Is Bitcoin the Digital Gold? An experimental investigation

Last registered on December 21, 2022


Trial Information

General Information

Is Bitcoin the Digital Gold? An experimental investigation
Initial registration date
April 19, 2022

Initial registration date is when the trial was registered.

It corresponds to when the registration was submitted to the Registry to be reviewed for publication.

First published
April 20, 2022, 4:58 PM EDT

First published corresponds to when the trial was first made public on the Registry after being reviewed.

Last updated
December 21, 2022, 10:52 AM EST

Last updated is the most recent time when changes to the trial's registration were published.



Primary Investigator

University of Ottawa and University of Amsterdam

Other Primary Investigator(s)

PI Affiliation
Simon Fraser University
PI Affiliation
Washington University, St Louis, USA

Additional Trial Information

On going
Start date
End date
Secondary IDs
Prior work
This trial does not extend or rely on any prior RCTs.
We conduct a laboratory group experiment to investigate the market behavior of participants who must trade across two different markets using two different currencies within a continuous double auction market mechanism. This setting is designed to grossly mimic the competition between traditional fiat currencies, such as the Dollar, that are issued by central banks, and so-called crypto-currencies, such as the bitcoin. We consider two dimensions along which these currencies differ from each other. First, while the quantity of, say, Dollars tends to grow over time, Bitcoin, and other so-called stable coins, are deflationary by design because their total quantity is bounded. Second, using traditional fiat currencies or crypto-currencies may entail various transaction costs, for instance in the form of various tax rates on goods and services purchased with each currency. Using an experimental design, we investigate the consequences of these two features on currency adoption for trade.
External Link(s)

Registration Citation

Arifovic, Jasmina, Salle Isabelle and Linda Schilling. 2022. "Is Bitcoin the Digital Gold? An experimental investigation." AEA RCT Registry. December 21.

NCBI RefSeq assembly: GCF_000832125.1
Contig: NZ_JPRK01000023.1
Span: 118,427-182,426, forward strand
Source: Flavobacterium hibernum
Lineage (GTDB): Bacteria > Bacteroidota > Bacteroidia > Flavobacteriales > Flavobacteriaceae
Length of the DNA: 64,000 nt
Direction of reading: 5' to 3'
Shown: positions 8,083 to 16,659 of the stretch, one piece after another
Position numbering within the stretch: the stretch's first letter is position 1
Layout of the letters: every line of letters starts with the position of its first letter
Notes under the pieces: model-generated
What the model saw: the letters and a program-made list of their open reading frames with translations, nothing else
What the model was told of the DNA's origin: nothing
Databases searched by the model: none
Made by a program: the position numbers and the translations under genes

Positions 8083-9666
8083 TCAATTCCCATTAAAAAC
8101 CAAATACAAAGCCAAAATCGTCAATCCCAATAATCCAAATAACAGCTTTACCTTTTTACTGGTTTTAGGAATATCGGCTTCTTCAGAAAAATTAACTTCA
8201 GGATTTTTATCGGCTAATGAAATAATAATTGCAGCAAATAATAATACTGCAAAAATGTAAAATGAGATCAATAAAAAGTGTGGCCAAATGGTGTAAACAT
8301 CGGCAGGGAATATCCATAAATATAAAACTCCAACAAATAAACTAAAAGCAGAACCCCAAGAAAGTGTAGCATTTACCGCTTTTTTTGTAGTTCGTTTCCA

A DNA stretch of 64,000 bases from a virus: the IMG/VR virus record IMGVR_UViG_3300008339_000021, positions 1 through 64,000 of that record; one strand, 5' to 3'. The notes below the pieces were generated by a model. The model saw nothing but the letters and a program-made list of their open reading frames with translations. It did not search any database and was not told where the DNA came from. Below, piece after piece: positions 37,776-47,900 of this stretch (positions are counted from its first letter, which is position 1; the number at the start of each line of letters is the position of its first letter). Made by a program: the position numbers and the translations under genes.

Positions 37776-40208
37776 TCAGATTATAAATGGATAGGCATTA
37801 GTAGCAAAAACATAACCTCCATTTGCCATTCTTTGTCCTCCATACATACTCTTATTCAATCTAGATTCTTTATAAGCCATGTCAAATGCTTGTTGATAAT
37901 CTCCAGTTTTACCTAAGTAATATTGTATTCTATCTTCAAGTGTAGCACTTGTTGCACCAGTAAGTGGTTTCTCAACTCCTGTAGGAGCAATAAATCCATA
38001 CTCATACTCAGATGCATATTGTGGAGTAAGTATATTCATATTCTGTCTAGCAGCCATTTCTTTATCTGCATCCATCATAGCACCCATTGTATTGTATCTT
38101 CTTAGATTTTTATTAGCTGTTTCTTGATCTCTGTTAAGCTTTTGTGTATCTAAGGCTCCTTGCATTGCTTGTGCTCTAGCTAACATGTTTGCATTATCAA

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Experimental Details


We use a group experiment with 12 subjects in each group, 6 buyers and 6 sellers, where each subject alternates in each role. The goods markets operate through continuous double auctions. Subjects play repeatedly sequences of trade composed of an unknown number of rounds, where money may be transferred across rounds but the goods, being perishable, may not. The number of rounds in each sequence is unknown because each sequence may end with a constant and common knowledge probability. We play as many sequences as possible within a two hour time frame, including instructions.
Intervention Start Date
Intervention End Date

Primary Outcomes

Primary Outcomes (end points)
1. The quantity of trades (number of bundles of goods): do people trade more in the other currency (the Bitcoin) when the first currency (the Dollar) is inflated? do people trade more in Dollar when there exists transaction costs to purchase goods using bitcoin?
2. The relative price of each currency (namely the exchange rate): if people do not adjust the quantity of goods they trade as a response to inflation or transaction costs, this may be reflected in the price?
Primary Outcomes (explanation)
The exchange rate is computed by dividing the average price of a bundle (weighted by quantities exchanged) in each currency.

Secondary Outcomes

Secondary Outcomes (end points)
Is there price stickiness?
Secondary Outcomes (explanation)
Do sellers rise their prices in connection to the rise in money supply? If so, is it one-to-one? or less? (hence there would be rigidity of prices)

Experimental Design

Experimental Design
We use a 2-by-2 design where i) there is or there is no inflation: the quantity of each currency is constant versus Currency A (aka the Dollar) is increased by 30% in each period; and ii) there are or there are no transaction costs: the content of each bundle of consumption goods purchased with each currency contains the same or decreasing amount of goods units. In the case of a decreasing amount, a certain fraction of purchases in each currency may be computed to be welfare maximizing.
Experimental Design Details
Randomization Method
The assignment to each of the four treatments is randomized across all subjects, with equal probability.
Randomization Unit
group level randomization
Was the treatment clustered?

Experiment Characteristics

Sample size: planned number of clusters
We are using 16 groups, so four for each treatment. If the number of available subjects allows for it, we would increase it to six per treatment.
Sample size: planned number of observations
192 subjects are included first, up to 288 if we can get the subjects.
Sample size (or number of clusters) by treatment arms
4 treatments, each has four to six groups of 12 subjects.
Minimum detectable effect size for main outcomes (accounting for sample design and clustering)

Institutional Review Boards (IRBs)

IRB Name
IRB Approval Date
IRB Approval Number


Post Trial Information

Study Withdrawal

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Is the intervention completed?
Data Collection Complete
Data Publication

Data Publication

Is public data available?

Program Files

Program Files
Reports, Papers & Other Materials

Relevant Paper(s)

Reports & Other Materials